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Sean Kane | Cardinal Investment Advisors

Determining Whether Performance-Based Fees Create Value

By Sean M. Kane, CFA

Performance-based fees have existed for many years in both the alternative and long-only investment spaces. Performance driven compensation, primarily in the form of carry, is de rigueur in the private markets space. While alternative investors may have some influence on fee levels, they rarely have any influence on the broader performance-based fee structure. Yet in public market asset classes performance-based fees are commonly offered as a choice versus traditional asset-based fees.

Comparing Fee Structure Advantages

The relative merits of performance-based versus traditional asset-based fees are well discussed in industry literature. In short, performance-based fees can offer a better alignment of interests between investor and manager, focus on paying for alpha generation rather than beta, and improve investor economics when manager performance lags the appropriate benchmark. Asset-based fees, however, reduce the incentive for managers to take undue portfolio risks by removing what is essentially a free “call option” on excess return. Even under so-called “fulcrum” fee structures designed to create symmetry between up and downside risk for the investor, the lure of higher fees (and perhaps misplaced confidence in the ability to achieve them) may cause managers to depart from a mandate’s objective or intended risk profile in an effort to increase fees or recoup those unrealized from previous underperformance.  

This brief paper does not intend to relitigate the comparative merits of these fee structures. Rather, we aim to demonstrate a technique with which an investor can directly compare performance-based versus traditional asset-based proposals – a typically opaque task given the number of variables and uncertainty around outcomes. How do we assist clients in choosing a fee structure when mandate size, asset class beta, a priori excess return, tracking error, graduated basis point fee levels, minimum/maximum fee amounts, and clawback/high watermark provisions (among others) must be considered simultaneously?  

Using Simulation to Compare Fee Proposal Outcomes

Cardinal has developed a Monte Carlo driven simulation model that allows us to stochastically test various fee structures against each other. This framework allows us to not only consider an array of static variables but also the uncertainty around a manager’s performance and asset class growth.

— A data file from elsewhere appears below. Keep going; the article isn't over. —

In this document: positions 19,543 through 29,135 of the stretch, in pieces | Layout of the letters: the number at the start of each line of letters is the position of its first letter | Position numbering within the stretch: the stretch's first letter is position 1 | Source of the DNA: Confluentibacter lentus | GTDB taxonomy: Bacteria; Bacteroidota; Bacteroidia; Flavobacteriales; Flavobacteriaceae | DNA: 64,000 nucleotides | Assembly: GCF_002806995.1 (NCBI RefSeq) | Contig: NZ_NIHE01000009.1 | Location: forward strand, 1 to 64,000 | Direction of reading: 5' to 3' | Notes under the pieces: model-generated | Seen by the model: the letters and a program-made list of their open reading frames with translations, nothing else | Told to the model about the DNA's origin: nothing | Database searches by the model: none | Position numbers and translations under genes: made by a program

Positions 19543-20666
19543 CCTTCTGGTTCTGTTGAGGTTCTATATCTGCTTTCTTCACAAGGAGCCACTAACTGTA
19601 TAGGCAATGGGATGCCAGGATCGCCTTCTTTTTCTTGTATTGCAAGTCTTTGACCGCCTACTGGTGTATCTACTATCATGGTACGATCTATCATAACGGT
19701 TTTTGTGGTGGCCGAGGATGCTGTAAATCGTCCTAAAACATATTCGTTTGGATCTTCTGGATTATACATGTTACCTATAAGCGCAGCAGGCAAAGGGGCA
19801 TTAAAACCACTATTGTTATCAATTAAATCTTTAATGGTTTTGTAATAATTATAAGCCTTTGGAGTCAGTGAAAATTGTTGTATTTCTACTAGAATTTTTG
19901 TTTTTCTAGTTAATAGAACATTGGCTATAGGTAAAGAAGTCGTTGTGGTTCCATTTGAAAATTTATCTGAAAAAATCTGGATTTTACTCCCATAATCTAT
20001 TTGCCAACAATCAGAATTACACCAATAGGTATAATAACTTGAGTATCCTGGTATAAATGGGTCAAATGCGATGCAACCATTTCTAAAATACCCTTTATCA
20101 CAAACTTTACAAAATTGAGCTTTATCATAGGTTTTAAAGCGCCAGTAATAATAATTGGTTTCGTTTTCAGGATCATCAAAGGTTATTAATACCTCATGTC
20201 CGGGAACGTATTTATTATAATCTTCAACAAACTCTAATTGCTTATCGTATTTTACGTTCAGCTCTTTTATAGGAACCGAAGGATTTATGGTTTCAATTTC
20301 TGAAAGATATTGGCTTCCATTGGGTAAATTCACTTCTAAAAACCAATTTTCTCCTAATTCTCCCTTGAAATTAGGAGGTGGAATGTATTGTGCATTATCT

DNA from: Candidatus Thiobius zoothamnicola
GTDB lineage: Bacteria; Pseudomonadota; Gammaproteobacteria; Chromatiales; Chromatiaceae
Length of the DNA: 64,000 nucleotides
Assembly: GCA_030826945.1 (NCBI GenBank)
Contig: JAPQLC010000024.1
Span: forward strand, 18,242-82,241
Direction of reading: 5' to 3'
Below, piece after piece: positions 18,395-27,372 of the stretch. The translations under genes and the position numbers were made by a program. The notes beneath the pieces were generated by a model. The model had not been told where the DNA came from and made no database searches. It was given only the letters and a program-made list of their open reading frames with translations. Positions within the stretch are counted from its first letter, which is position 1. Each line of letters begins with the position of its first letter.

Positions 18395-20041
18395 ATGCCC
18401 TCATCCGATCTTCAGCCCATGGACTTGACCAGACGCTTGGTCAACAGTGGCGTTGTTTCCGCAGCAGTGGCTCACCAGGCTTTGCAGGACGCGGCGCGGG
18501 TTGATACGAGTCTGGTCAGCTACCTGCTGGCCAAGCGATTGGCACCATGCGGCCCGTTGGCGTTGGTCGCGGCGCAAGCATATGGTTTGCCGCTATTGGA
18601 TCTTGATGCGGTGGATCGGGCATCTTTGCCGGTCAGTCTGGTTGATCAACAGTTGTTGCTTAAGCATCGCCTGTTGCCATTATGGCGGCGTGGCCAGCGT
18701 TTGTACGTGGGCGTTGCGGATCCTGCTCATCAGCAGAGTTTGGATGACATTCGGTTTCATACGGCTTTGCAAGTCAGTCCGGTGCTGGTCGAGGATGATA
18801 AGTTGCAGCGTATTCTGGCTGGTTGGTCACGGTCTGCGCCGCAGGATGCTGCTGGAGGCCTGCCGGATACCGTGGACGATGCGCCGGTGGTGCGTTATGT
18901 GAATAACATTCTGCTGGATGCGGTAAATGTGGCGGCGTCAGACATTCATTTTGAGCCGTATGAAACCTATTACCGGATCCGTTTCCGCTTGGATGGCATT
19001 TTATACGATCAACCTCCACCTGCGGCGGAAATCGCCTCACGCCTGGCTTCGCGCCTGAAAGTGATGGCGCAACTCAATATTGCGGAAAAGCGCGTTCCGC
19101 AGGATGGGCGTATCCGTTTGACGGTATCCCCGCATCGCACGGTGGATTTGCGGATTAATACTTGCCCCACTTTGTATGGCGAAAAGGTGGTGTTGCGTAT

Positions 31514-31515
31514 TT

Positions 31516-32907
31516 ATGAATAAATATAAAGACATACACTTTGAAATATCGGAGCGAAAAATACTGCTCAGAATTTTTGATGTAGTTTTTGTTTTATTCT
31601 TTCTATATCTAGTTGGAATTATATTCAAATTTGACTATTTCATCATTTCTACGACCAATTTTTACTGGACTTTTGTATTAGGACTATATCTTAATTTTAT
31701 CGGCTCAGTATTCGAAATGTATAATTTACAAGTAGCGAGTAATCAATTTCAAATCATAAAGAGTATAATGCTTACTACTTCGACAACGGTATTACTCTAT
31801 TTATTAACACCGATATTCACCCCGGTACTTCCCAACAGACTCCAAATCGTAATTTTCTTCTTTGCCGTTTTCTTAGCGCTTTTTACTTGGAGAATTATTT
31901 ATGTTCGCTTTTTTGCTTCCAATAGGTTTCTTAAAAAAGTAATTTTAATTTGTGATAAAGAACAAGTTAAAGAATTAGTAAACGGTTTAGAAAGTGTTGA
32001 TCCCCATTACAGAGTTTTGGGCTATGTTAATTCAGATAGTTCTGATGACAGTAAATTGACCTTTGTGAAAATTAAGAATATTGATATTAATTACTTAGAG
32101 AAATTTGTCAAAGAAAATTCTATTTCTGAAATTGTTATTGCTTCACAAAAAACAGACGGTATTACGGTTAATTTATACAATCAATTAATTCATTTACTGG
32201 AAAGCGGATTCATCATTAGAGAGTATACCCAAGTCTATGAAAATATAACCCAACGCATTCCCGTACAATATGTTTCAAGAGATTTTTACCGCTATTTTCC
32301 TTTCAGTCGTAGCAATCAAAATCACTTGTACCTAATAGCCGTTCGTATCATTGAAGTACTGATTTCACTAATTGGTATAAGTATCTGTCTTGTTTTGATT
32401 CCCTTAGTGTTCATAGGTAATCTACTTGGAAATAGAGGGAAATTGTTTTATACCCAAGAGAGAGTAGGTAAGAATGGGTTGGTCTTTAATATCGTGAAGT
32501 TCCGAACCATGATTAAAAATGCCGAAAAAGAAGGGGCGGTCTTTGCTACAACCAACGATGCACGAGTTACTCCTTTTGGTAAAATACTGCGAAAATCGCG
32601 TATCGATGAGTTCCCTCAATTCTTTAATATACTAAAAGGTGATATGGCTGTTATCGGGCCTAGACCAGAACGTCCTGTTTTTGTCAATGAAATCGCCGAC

We start with building a representation of the fee structures themselves or the “rules”. In a fixed, or deterministic scenario, the total dollar fees paid can be easily compared across fee structures at this point given static assumptions around market return, manager excess return, mandate size, etc.

What about under the uncertainty of real-world conditions and the paths that are created by them period over period? Running thousands of trials through a Monte Carlo simulation-based model that captures a distribution of results for these key variables much better informs the decision between performance-based and traditional asset-based fees. 

Simulation Results

The exhibit below depicts the required inputs of the Monte Carlo-based stochastic model comparing a performance-based fee structure versus that of an asset-based fee. The conditional logic of loss carryforwards etc. must be carefully built out to reflect the correct waterfall of dollars trial by trial. 

Exhibit 1

The model output captures the distribution of results of each fee structure, stated as total fee dollars paid over time as a cumulative probability density function mapped into a three-dimensional chart. The exhibits below show the distribution of results for each independent fee structure under consideration.

Exhibit 2

Exhibit 3

We can compare this output between option A – asset-based fee, and option B – performance-based fee, to determine the difference in total fee dollars paid over a period between the two proposals, as seen in the exhibit below. The investor can then determine which they favor based on their desired probability threshold. Often, one fee structure will “crossover” the other in an out year of the modeled projection period. This crossover is seen below as the probability of the performance-based option costing less than the asset-based option grows in the furthest outyears. In most outcomes, the performance-based fee option is more likely to be significantly more expensive.

Exhibit 4

An example of a real-world scenario’s modeled output could be represented in plain language as…

There is an x% chance that option A saves on cumulative fees through year 10 but a y% upside chance that option B saves enough on cumulative fees through year 15 to make them prefer that option.

There is no “correct” answer, merely a portrayal of the economic trade-offs.

 

If you would like to learn more, contact Cardinal Investment Advisors here.

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